Thursday, September 20, 2001

Council debate on Genesis money scandal gets ugly

By Gregory Korte
The Cincinnati Enquirer

        Cincinnati City Council's debate on the Genesis Redevelopment investigation degenerated into an hour-long session of name-calling and finger-pointing Wednesday.

        The city's Office of Municipal Investigationhas been probing the West End housing program since February, trying to find out who in the city approved improper payments to Genesis board members and their families.

        Conflicting accounts from OMI staffers on the question of who's in charge of the inquiry — and whether City Manager John Shirey interfered in the investigation — led council to vote 5-4 Wednesday to put the matter back into the hands of the original investigators.

        Those investigators, Kimberlee Gray and Frank Sefton, told City Council this month that their boss, Glenda Smith-Johnston, lied when she said she never removed Ms. Gray from the case.

        But that was almost beside the point Wednesday night. Instead, council members took turns ranting:

        Minette Cooper: “I'm just amazed that we have politicians making decisions on the investigation.”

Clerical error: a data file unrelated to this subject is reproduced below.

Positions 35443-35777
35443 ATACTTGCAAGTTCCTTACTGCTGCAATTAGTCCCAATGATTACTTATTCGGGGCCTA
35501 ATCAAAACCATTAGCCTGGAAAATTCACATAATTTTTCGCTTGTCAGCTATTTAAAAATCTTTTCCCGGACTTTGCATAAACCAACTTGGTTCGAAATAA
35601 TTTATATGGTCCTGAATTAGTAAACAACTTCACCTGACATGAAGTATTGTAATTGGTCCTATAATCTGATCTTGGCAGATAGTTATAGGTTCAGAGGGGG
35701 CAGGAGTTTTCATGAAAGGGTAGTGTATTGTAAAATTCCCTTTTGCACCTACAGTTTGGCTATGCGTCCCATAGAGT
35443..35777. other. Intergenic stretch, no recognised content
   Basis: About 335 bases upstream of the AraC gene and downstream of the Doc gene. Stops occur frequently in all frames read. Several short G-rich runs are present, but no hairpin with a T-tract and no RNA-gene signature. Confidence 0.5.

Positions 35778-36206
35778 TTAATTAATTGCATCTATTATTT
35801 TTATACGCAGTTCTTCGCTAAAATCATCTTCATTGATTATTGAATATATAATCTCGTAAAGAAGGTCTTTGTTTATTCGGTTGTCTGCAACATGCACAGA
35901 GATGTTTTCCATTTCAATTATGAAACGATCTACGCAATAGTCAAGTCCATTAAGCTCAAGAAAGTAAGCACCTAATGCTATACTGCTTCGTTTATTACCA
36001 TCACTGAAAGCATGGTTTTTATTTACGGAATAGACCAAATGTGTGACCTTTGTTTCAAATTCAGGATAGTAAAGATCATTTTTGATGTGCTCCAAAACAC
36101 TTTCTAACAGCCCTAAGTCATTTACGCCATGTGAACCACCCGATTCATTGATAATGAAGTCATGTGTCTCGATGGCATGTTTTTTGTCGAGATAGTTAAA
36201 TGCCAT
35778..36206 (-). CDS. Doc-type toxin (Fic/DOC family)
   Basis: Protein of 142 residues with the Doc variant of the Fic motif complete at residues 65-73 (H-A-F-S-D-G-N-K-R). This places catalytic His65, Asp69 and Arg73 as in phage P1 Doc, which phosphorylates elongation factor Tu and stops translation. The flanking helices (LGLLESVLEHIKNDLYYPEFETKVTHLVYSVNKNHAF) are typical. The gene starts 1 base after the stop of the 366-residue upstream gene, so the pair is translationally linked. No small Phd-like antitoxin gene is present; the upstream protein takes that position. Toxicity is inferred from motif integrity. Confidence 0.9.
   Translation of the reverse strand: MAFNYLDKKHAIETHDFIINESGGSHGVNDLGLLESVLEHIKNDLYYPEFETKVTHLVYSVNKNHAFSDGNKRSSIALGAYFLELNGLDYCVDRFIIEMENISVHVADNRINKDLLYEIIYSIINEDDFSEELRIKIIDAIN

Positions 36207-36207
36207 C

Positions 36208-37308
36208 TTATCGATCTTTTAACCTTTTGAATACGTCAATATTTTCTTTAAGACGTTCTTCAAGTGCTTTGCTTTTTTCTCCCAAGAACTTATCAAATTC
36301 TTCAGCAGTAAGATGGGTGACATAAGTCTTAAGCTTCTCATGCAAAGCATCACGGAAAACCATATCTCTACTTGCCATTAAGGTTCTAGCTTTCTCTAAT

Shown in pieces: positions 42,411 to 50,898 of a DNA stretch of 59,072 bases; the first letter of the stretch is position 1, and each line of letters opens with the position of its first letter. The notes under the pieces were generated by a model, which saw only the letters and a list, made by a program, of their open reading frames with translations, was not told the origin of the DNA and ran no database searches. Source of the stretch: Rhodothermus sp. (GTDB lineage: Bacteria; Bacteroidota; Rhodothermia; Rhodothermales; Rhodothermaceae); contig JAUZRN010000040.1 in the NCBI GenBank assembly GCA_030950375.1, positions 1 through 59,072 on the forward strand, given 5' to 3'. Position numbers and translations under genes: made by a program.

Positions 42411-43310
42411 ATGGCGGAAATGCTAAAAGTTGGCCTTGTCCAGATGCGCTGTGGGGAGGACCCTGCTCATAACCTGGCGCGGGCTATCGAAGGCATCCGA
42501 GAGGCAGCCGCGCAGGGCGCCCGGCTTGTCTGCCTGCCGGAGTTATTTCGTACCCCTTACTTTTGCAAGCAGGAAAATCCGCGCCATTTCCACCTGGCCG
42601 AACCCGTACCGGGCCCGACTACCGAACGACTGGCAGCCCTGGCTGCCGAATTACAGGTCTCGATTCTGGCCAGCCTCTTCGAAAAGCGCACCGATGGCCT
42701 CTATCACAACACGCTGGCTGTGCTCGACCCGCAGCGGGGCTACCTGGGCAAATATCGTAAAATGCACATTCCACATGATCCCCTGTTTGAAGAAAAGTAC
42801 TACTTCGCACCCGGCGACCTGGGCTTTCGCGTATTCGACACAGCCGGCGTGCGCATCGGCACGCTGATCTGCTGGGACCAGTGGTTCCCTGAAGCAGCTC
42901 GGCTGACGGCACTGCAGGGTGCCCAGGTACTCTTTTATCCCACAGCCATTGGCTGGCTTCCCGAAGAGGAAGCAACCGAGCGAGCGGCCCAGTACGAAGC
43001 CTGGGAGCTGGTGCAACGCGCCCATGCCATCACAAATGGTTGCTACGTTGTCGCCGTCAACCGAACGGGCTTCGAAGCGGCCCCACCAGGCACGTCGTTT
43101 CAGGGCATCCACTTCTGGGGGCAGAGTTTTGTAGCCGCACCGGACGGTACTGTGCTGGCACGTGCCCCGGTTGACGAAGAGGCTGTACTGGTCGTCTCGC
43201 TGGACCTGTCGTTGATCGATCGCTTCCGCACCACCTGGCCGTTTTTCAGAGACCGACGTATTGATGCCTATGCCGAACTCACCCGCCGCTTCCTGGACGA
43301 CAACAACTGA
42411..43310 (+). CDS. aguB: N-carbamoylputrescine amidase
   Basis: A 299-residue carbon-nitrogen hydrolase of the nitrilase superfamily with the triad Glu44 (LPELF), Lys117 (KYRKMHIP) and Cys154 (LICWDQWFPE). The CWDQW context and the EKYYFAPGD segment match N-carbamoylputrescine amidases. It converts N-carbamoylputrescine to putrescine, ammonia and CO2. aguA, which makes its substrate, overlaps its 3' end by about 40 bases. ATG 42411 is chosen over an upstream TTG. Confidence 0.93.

Phil Heimlich: “A lot of us are questioning the integrity of OMI. If the person charged with investigating misconduct herself engages in misconduct, that's a serious situation.”

        Alicia Reece: “I want to get to the bottom of it. I just don't want to hear about it again until we get a final report. I'm just tired of it.”

        Pat DeWine: “I don't understand why members of this council don't want to get answers. What I do understand is a lot of taxpayer money is missing.”

        Chris Monzel: “It's our job as council to make sure the administration is acting ethically and with integrity.”

        Mayor Charlie Luken: “Bluntly, Mr. Heimlich, it's old. It's tired.”

        Finally, John Cranley: “I've only been on City Council nine months, and this is ugly. This is Exhibit A in why people don't like City Council.”

        Afterward, the city manager said any accusation that he has obstructed the investigation is a “phony, trumped-up charge.”


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